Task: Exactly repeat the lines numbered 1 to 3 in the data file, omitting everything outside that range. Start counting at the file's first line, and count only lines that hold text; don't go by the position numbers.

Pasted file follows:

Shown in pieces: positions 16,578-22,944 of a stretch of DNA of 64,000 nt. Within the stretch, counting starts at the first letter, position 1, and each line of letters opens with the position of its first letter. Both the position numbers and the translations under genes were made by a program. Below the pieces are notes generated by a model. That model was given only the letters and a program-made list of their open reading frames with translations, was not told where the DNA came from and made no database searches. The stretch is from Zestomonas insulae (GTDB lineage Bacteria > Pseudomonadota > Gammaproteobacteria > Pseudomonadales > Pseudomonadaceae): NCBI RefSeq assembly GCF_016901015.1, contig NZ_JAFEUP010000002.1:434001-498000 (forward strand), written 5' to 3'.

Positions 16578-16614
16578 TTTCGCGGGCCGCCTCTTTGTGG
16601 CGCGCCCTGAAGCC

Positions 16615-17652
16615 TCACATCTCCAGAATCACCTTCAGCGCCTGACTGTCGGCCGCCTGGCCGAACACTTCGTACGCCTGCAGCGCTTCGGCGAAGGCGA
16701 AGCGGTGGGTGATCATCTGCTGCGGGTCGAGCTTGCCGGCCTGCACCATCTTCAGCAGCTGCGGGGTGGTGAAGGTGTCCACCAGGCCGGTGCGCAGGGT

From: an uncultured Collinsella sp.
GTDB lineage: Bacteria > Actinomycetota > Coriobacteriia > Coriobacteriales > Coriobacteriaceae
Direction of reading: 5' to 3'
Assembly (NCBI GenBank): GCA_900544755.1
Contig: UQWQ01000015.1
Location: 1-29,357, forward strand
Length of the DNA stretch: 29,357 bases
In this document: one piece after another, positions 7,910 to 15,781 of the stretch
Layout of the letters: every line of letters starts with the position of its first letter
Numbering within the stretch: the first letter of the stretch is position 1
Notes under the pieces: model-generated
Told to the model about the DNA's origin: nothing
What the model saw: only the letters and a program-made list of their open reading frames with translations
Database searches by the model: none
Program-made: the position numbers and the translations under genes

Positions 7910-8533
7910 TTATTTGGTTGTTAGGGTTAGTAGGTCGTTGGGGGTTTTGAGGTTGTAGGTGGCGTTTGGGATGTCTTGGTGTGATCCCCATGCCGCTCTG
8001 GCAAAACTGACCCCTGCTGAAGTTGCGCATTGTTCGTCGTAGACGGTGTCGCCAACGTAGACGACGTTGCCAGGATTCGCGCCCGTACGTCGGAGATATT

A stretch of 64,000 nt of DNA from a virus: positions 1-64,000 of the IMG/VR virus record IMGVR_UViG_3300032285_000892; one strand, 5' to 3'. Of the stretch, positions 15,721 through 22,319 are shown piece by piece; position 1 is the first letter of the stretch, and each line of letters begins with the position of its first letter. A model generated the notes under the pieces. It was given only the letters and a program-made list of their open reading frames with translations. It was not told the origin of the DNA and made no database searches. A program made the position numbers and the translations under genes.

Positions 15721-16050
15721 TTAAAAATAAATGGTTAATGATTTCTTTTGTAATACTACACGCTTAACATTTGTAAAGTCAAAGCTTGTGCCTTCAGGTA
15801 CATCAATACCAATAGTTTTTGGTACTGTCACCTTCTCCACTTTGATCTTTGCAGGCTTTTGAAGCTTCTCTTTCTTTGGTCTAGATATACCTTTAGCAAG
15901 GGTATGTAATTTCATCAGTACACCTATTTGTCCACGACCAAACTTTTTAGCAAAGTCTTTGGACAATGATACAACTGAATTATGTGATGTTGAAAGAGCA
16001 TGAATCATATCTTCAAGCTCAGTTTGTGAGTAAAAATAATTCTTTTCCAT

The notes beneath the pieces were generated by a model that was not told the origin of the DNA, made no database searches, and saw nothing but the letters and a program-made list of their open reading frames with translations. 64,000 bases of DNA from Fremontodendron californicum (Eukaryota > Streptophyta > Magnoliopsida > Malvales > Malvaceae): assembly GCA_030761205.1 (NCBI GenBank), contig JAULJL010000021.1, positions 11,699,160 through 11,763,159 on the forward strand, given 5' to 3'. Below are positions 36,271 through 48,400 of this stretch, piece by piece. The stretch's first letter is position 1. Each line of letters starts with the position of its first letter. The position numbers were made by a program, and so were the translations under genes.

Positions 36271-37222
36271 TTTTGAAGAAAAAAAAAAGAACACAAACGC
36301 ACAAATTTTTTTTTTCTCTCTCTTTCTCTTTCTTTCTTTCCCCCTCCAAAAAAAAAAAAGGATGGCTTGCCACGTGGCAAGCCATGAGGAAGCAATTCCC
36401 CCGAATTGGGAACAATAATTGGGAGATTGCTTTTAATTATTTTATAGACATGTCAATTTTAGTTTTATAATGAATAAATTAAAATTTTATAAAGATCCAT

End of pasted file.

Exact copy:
Shown in pieces: positions 16,578-22,944 of a stretch of DNA of 64,000 nt. Within the stretch, counting starts at the first letter, position 1, and each line of letters opens with the position of its first letter. Both the position numbers and the translations under genes were made by a program. Below the pieces are notes generated by a model. That model was given only the letters and a program-made list of their open reading frames with translations, was not told where the DNA came from and made no database searches. The stretch is from Zestomonas insulae (GTDB lineage Bacteria > Pseudomonadota > Gammaproteobacteria > Pseudomonadales > Pseudomonadaceae): NCBI RefSeq assembly GCF_016901015.1, contig NZ_JAFEUP010000002.1:434001-498000 (forward strand), written 5' to 3'.

Positions 16578-16614
16578 TTTCGCGGGCCGCCTCTTTGTGG